The FQRSC-funded research project Zones of Tension: Expressions of Conflict in Québécois and Canadian Literatures 1981-2006 was created in 2007 and brings together five leading researchers at universities in the Greater Montreal area and Sherbrooke.

Zones of Tension creates a space for interdisciplinary research on representations of conflict in recent Québécois and Canadian cultural productions. The members of this team have broken away from euphoric perceptions of multiculturalism and cultural identity, which are too often perceived as a condition for the emancipation of the Subject. They wish to explore how conflict constitutes a space of interaction for contemporary subjectivities.

 news from the team

Pierre Ouellet, Full Professor in the Département d’études littéraires / Department of Literary Studies (UQAM), Chairholder, Canada Research Chair in Esthetics and Poetics, and researcher for the Zones of Tension team, has been elected member of the Académie des lettres du Québec (Québec Academy of Letters). The Academy's goal is to use and protect language, French cultural expression, and the place of literature in our society.

Sherry Simon, Full Professor at Concordia University's Department of French Studies and researcher in the Zones of Tension team, is the recipient of a Killam Research Fellow from the Canada Council for the Arts for the project Cities in Translation: Calcutta, Trieste, Barcelona 1850-2000.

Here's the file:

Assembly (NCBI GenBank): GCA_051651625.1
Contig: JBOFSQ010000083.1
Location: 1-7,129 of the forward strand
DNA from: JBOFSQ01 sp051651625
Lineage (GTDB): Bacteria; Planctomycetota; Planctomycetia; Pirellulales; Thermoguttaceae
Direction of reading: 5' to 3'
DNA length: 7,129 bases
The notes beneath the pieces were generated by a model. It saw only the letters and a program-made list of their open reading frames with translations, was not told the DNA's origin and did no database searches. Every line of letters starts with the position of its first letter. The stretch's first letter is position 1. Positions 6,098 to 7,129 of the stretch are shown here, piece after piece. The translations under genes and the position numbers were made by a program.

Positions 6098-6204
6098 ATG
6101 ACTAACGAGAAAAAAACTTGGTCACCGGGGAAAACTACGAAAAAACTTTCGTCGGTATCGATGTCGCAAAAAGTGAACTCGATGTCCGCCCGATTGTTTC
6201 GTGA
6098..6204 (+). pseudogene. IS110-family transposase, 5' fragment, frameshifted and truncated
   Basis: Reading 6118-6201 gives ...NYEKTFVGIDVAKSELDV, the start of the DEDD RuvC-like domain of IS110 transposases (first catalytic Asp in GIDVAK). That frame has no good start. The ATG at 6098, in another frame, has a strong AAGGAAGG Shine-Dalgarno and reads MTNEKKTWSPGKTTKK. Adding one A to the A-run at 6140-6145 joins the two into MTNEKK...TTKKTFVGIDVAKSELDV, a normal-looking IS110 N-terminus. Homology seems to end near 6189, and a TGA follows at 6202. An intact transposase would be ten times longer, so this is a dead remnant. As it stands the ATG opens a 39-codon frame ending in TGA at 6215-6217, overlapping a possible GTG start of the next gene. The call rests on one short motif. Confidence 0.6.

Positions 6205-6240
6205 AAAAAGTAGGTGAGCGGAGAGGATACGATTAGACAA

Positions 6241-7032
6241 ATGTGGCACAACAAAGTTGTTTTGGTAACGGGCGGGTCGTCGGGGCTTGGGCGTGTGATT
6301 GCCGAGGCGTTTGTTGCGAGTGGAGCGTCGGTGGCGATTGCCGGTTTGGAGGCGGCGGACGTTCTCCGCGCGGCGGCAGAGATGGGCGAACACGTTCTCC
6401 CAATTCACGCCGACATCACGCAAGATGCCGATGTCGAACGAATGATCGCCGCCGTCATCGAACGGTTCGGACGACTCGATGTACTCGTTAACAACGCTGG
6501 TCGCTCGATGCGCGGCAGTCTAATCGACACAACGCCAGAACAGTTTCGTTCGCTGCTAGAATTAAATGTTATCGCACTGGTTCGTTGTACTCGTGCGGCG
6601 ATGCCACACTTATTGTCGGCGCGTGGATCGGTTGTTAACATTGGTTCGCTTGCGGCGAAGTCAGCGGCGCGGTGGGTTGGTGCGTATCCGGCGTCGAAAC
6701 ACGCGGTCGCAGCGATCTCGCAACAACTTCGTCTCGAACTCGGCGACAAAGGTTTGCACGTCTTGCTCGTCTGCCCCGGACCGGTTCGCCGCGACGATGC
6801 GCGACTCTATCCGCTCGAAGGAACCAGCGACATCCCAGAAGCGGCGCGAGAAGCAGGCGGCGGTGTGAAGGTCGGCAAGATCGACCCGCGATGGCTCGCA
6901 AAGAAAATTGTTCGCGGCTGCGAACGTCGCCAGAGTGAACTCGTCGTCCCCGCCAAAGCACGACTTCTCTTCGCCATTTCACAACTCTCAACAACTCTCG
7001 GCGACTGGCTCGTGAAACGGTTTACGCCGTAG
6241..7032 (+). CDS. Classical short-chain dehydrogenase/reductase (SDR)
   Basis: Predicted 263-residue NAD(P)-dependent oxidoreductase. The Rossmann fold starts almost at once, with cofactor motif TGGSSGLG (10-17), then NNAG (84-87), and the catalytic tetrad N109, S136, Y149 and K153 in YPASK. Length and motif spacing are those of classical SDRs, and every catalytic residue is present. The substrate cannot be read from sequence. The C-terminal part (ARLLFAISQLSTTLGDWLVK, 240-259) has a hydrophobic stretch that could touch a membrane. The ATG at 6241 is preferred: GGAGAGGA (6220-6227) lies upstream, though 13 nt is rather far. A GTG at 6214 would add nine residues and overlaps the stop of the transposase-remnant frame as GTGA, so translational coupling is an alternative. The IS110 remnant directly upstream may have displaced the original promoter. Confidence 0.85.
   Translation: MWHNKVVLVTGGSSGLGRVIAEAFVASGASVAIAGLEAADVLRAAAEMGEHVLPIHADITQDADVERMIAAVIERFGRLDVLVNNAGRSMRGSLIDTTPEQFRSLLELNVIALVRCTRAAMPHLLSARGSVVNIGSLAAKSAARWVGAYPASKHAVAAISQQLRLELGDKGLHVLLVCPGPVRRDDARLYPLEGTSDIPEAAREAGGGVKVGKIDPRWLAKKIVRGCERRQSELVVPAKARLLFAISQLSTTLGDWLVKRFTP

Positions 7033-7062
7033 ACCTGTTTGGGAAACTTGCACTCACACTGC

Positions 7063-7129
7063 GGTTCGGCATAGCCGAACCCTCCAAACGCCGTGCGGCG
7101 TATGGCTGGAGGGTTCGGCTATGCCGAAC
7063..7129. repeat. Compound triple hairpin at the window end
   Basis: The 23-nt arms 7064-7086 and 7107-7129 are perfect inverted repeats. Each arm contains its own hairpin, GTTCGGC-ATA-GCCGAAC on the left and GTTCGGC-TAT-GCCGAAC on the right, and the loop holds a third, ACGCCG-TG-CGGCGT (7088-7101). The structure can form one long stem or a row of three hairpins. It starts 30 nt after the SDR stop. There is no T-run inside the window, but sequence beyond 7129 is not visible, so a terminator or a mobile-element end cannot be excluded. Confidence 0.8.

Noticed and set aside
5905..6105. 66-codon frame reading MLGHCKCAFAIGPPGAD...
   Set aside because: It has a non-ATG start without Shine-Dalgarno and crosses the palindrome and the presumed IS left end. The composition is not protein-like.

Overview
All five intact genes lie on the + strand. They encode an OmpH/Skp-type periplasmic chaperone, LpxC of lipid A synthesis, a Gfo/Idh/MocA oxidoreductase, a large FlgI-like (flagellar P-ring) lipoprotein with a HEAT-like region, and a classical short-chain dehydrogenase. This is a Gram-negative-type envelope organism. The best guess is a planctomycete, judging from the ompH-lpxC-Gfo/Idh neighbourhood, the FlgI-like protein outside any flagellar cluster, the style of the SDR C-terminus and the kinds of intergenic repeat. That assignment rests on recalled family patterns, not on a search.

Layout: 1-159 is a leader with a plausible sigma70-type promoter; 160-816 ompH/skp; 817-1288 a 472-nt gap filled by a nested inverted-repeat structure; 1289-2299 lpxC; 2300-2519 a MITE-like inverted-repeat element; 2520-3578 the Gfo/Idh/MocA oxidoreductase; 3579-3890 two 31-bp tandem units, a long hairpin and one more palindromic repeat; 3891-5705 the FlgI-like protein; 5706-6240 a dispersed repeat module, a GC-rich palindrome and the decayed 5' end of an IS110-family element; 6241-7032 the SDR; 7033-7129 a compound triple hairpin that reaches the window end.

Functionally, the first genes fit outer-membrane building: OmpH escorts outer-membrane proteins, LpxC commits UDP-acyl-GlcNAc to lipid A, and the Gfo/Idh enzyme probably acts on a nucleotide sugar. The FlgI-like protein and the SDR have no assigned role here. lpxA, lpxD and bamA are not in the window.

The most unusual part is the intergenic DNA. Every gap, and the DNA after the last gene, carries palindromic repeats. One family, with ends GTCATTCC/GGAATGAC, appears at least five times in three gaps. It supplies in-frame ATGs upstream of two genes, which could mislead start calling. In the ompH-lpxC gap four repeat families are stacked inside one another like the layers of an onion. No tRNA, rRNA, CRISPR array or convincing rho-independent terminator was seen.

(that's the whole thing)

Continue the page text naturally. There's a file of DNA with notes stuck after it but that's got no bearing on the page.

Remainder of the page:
Simon Harel, Director of the Zones of Tension research team, member of the CELAT, and Full Professor at UQAM's Département d'études littéraires / Department of Literary Studies, has been named a member of the Royal Society of Canada.


Part documentary / part interview, these videos present the members of the Zones of Tension research team discussing some of the principal issues related to conflict.


The articles in the Text-dépôt (Text-Depot) are by members of the Zones of Tension research team as well as by Québec, Canadian, and international collaborators.

A recent addition to the Text-dépôt (Text-Depot): an essay by Montréal psychoanalyst David Benhaïm on questions of mass murder, genocidal trauma and cultural transmission.